Other important artifact discoveries that were made during this ten year period were empty spaces in the pumice fall containing the mold shape of tables and beds that would have turned to dust years ago. These tables and beds were stacked and left to be found looking as if the Minoans leaving Akrotiri had plans on returning.

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Figure 3: The casts of these beds were made by pouring plaster into the empty space in the pumice and ash that the original beds left behind. This method is the same way archeologists made the body molds for those found in Pompeii. The beds were stacked and waiting for their owners to return only to be covered by volcanic ash and pumice unable to be seen in the light of day for 4,000 years.

After ten years, the excavation in the 1960’s halted as the money funding the trip ran out leaving the town half excavated. It wouldn’t be for another 50 years that the excavation would begin again allowing for the discovery of new information to show the world. The excavation in the 60’s was a large undertaking and the efforts of those archeologists does not go unnoticed allowing people like me to gaze upon the city that sank beneath fire.

The excavation sadly was not restarted until 2016 when they began excavating a small room where a golden goat had been found during earlier excavations. Though new things have been discovered it is hard to say exactly what they have found since it is a fresh archaeological dig site. No new papers have yet been released showing the world what they have found.

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Figure 4: This is the area in which they have restarted the excavation which is also the area where a golden goat was found. Though it is amazing to think they have restarted excavating the area it makes me sad to look around and see a large amount of the town still lies buried.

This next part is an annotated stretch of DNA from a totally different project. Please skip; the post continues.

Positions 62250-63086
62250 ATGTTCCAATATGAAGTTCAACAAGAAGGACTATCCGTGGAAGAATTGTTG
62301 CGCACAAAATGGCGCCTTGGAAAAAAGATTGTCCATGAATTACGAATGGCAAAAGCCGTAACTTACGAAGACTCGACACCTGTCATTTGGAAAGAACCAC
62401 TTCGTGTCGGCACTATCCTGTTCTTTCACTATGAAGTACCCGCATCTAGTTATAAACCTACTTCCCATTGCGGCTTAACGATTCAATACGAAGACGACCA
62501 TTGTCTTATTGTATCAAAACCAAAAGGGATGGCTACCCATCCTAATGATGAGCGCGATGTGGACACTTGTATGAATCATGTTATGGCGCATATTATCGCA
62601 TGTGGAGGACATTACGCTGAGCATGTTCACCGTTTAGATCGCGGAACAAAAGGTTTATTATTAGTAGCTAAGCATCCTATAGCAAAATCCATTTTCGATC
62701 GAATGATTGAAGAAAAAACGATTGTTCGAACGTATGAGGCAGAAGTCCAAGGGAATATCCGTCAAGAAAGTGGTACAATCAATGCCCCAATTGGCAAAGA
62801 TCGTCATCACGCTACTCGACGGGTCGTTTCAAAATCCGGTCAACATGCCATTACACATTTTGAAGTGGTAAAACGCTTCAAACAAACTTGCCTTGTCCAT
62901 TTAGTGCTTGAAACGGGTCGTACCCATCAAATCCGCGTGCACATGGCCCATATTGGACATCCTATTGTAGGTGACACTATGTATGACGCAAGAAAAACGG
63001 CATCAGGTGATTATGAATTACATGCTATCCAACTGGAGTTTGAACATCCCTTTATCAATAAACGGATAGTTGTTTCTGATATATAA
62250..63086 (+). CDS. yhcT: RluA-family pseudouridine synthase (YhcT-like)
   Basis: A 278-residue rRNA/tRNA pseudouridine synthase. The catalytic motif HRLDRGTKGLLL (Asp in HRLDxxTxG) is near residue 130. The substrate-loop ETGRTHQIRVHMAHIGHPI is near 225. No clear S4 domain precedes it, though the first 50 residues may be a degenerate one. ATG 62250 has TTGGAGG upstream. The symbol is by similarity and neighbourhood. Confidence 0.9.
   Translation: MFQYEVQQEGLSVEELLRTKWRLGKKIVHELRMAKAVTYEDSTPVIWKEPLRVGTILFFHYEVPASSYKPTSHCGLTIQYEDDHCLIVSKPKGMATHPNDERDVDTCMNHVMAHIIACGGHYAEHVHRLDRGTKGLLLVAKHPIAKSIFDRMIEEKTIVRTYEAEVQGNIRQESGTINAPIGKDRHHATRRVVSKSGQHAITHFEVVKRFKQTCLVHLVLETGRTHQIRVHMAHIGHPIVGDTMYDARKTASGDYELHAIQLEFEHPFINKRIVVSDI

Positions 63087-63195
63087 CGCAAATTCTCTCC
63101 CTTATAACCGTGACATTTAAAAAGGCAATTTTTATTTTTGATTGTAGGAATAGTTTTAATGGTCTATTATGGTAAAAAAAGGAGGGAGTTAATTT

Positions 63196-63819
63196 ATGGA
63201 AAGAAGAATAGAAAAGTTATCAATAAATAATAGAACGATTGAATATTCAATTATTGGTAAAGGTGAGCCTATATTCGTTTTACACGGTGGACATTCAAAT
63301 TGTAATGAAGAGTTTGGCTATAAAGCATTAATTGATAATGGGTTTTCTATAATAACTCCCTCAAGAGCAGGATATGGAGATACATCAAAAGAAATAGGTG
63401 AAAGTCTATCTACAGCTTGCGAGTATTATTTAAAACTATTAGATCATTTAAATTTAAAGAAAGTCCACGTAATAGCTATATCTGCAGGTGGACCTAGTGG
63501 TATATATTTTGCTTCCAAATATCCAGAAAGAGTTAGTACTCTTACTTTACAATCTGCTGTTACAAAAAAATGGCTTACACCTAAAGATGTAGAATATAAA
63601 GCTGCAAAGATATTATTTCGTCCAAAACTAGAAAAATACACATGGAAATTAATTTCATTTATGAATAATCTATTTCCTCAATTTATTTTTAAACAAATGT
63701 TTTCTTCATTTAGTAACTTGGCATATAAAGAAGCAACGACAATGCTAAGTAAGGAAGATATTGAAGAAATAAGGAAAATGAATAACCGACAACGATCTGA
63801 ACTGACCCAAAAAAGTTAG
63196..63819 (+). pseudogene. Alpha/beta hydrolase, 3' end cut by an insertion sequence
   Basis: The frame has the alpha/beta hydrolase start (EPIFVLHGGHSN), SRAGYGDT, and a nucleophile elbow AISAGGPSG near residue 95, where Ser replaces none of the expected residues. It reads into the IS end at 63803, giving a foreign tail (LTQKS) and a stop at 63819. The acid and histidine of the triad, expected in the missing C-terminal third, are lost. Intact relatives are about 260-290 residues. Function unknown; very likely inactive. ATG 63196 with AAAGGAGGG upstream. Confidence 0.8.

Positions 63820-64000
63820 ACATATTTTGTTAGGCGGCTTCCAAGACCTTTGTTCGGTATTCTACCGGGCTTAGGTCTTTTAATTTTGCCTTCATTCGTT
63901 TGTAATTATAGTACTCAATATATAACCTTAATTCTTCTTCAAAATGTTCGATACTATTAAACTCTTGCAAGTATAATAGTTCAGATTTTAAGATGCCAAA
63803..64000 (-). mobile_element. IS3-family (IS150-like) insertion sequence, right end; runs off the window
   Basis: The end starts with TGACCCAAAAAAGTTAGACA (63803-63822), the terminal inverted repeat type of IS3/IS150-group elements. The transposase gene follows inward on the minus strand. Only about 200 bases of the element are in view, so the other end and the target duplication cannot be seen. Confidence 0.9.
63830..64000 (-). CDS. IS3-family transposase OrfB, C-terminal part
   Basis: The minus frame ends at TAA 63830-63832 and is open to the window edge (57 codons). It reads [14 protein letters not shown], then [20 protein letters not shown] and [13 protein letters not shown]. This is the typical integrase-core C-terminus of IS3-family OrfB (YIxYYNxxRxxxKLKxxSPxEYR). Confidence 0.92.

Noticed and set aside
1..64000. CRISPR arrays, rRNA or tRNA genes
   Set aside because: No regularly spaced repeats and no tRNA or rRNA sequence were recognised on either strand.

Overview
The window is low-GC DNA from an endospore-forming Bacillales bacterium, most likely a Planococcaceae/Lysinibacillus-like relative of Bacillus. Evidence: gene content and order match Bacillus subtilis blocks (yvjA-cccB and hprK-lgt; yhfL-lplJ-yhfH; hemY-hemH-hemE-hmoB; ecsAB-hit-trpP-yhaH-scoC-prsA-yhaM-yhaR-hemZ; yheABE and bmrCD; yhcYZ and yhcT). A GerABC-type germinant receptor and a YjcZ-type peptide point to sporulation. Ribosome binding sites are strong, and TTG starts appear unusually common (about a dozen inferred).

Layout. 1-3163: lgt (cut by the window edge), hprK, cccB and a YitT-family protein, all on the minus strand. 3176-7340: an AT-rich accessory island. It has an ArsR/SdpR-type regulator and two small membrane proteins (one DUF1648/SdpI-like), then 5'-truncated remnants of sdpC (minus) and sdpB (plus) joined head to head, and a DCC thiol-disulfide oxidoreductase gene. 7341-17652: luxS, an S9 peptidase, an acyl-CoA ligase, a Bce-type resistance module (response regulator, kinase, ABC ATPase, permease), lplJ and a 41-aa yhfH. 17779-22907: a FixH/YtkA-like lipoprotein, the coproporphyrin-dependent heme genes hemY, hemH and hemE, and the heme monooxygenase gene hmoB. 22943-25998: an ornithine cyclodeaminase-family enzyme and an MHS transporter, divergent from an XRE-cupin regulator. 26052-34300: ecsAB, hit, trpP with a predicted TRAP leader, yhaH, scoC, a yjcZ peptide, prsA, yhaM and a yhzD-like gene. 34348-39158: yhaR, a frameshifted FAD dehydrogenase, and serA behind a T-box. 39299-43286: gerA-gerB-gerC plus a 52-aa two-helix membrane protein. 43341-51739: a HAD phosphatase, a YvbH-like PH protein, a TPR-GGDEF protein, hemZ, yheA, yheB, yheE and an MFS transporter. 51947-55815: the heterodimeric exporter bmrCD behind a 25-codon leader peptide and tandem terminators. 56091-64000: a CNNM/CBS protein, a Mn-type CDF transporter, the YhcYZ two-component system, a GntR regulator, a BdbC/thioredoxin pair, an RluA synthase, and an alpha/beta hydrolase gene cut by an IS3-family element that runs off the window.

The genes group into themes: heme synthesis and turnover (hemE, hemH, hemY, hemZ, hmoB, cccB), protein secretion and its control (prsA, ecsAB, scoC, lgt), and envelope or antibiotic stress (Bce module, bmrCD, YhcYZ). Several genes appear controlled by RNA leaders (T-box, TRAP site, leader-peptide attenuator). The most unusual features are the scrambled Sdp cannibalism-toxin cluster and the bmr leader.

Though there isn’t anything being released currently about the ongoing excavation I very much look forward to the future of the site. The possibilities of what could be unearthed is exciting and one of the main reasons I hope to join the field of Archaeology. All that we can do right now is look forward to the amazing things they’ll find hidden underneath the volcanic rocks.

The trip to Akrotiri was definitely one of my favorite days on my trip and allowed me to sit and dream about what could be hidden just a couple feet down. Just learning that volcanic eruptions are one of the only natural events that can both destroy and preserve artifacts changed the way I looked at eruptions let alone knowing how all of this occurred. The one thing that made me slightly sad was knowing the last time a major undertaking went into excavating this lost treasure of a city was in the 60’s.

Seeing this town buried under the evidence of one of the most destructive natural disasters in the world cemented how badly I dream of searching through these ancient cities for myself. As someone that dreams of digging into the earth looking for the lost history of mankind, this town helped to increase my fascination. I can say with one hundred percent honesty that this trip has been the most amazing experience of my life.

(1):  Palyvou, Klairē. Prehistory Monographs, Volume 15 : Akrotiri, Thera : An Architecture of Affluence 3,500 Years Old. Vol. 15. Philadelphia: INSTAP Academic, 2005. Print.

 

 

 

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3 thoughts on “The Treasure Under the Ash”

  1. This post is very well done. I think its your best work, and I can understand why because archaeology is your passion. Great job and I hope that you will continue to chase your dreams!!

    1. Thank you Lisa I was very proud of this post and hoped it would be the best one I would write. I got really excited about the dig but couldn’t include all the info I found which was sad.

  2. Hi Joshua,
     
    You kept your post very personal, constantly explaining how you enjoyed it and how it fuels your desire to one day become an archeologist; this made the entry more relatable to your readers because it gave us some insight as to what is important to you and how this experience has affected you during your time there. You repeatedly circled back to how there are wonders buried just beneath your feet and how the eruption of Santorini both destroyed and preserved the city of Akortiri. This connecting and enthusiasm you have with your work is very refreshing to register while reading your entry.
     
    Although it was enticing, it was a bit difficult to get through at times due to the amount of information you were giving all at once. Mainly during the middle of your post when you had multiple paragraphs back to back. Try adding more photographs throughout your entry. That way the reader can see what you see when you describe the information you are giving them and it serves as a minor break from reading material by giving the reader something to analyze rather than interpret.